Ricky Johnson, a senior in computer systems engineering, and Brandon Caffie, a computer systems engineering graduate, pose for a photo on the Tempe campus on Thursday, Nov. 8, 2017.
We’ve all arrived at our favorite restaurant only to learn that they’ve run out of our favorite item. But what if there was an app that let users track the supply of food at local restaurants throughout the day? An ASU startup called Frenzi claims to have the answer.
“It’s an app in which restaurants can post (extra) food at the end of the day if they have it, or to bring in customers during slow periods outside of breakfast, lunch and dinner,” Ricky Johnson, a senior in computer systems engineering and founder of Frenzi, said.
The aim of the app is to generate extra traffic for restaurants in times of slow business. The idea came while Johnson was on a trip to visit his girlfriend.
“We went to a donut restaurant,” Johnson said. “At the end of the day they have tons of donuts that they haven’t sold.”
The restaurant just put all the extra donuts in bags and threw them in the dumpster. The neighboring college community knew better than to pass up the opportunity.
“At their college, the college kids go and take the donuts and just go back and eat them,” Johnson said.
For Johnson, this sparked an idea to help restaurants better market extra items, limiting the amount of wasted food and profit. Since then, Johnson has created Frenzi for the iPhone, while his co-founder, Brandon Caffie, has been working on its Android version.
“We have it set up right now on a local basis,” Caffie, an ASU computer systems engineering alumnus, said. “It’s per zip code.”
Users within a specific zip code get notifications from restaurants near them about deals throughout the day.
“So, if we step out to Pinal County, for example, we won’t get these notifications,” Caffie said.
The Frenzi team aspires to grow the app, first to all three major Arizona universities, then nationally. To help achieve this goal, the Frenzi team has reached out to the ASU Venture Devils program. Their Venture Devils mentor, David Wachtel, sees a lot of potential in the project.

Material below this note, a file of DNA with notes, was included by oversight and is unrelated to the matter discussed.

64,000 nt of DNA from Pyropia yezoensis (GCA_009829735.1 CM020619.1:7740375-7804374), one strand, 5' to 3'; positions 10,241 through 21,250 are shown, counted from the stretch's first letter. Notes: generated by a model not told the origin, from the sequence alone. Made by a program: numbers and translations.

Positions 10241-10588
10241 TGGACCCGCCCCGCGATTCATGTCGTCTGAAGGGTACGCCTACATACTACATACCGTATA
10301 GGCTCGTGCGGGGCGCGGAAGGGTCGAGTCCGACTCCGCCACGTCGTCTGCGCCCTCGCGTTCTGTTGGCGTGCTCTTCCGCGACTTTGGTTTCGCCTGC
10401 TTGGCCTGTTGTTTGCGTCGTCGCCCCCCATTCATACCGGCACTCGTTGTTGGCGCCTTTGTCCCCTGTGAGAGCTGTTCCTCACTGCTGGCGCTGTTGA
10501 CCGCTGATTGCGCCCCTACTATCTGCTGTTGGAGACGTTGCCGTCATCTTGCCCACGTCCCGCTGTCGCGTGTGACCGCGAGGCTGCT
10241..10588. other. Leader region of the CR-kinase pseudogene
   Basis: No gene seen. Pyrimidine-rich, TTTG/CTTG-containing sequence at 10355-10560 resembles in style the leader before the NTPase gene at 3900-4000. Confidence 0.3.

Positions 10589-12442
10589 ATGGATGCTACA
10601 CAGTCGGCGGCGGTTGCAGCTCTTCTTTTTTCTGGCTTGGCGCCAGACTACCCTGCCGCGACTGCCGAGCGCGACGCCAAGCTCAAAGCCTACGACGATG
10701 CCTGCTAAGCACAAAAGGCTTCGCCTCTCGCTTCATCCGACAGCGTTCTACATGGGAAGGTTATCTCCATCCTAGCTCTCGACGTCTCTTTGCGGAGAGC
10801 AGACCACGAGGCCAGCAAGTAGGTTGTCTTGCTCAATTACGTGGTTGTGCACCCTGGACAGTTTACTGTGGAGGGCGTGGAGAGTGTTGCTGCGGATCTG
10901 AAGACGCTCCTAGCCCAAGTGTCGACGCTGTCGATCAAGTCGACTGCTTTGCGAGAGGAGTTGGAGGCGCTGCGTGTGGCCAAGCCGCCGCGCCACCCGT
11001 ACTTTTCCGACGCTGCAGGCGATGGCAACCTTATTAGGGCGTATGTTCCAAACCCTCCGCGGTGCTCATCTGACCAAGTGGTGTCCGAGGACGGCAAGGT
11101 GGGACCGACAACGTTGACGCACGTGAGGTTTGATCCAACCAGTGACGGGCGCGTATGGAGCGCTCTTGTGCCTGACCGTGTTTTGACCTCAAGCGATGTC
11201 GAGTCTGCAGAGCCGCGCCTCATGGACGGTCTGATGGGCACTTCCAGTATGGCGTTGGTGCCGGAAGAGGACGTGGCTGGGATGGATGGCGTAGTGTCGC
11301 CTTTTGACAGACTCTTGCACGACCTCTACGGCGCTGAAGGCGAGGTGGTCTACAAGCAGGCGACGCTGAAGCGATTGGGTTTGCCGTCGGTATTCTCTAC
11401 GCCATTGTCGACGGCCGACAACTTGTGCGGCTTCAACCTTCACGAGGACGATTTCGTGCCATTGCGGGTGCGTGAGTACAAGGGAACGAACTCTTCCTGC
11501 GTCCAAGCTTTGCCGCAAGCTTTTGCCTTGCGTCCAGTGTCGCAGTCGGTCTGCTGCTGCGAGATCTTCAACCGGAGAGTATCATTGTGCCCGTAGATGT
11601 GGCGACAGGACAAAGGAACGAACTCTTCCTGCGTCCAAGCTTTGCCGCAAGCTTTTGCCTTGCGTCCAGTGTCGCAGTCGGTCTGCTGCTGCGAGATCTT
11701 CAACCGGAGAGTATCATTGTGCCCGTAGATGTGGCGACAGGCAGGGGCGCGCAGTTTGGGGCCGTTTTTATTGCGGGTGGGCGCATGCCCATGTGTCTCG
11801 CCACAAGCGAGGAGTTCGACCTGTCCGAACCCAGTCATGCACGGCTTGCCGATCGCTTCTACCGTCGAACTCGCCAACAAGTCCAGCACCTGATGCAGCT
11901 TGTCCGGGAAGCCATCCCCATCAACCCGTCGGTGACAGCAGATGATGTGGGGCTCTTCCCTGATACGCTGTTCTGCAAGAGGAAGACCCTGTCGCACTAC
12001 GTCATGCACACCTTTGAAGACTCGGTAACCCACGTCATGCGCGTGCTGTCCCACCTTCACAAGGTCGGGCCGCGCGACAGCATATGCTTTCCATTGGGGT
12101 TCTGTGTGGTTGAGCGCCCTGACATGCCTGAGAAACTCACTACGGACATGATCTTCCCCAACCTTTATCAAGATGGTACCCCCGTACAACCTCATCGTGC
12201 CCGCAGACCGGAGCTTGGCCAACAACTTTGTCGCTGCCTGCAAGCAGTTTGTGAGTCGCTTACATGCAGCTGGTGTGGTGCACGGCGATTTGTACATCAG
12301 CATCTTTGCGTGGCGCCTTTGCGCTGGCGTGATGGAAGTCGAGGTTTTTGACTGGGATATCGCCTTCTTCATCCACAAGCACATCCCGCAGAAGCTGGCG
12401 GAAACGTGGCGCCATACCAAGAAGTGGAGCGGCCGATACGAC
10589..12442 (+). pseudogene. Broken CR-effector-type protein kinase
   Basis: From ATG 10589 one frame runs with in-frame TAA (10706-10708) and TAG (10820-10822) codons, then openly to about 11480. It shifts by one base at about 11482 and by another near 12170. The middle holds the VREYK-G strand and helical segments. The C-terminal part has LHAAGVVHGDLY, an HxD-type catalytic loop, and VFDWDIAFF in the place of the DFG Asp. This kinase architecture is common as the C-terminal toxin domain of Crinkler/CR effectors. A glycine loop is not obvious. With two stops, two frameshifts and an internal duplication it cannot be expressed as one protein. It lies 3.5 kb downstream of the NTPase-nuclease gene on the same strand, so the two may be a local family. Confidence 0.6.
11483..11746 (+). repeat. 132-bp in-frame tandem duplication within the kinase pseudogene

Wachtel, an academic associate for entrepreneurship and innovation, said that while a number of services offer similar functionality, Frenzi uniquely connects restaurants with their clientele.
“There are some other programs out there that are trying to collect extra food for homeless shelters,” Wachtel said. “Then there are some more formal ones that are gathering food for donation afterwards.”
Frenzi’s unique goal of directly linking consumers with excess food at restaurants has had its difficulties, as well.
“We have four restaurants participating right now,” Johnson said. “It’s kind of been a bit of a struggle to get people to jump onboard and change their behavior.”
Frenzi has had to work hard to keep restaurants interested while they rally the attention of a user base. With only two employees, Johnson and Caffie, the process has been quite slow.
“Even just the thought of restaurants posting ‘leftover food’ or stuff like that, the backlash of somebody coming back and saying, ‘Oh, I got sick from your food,’ has kind of been a hurdle that we’ve had to jump over and try to get people to give it a try,” Johnson said.
Johnson says that the term “leftover” isn’t the right word. The food restaurants promote on the service is as fresh as their other foods — they just have extra. Johnson hopes that, once users get over the stigma, they’ll recognize the value of such a service.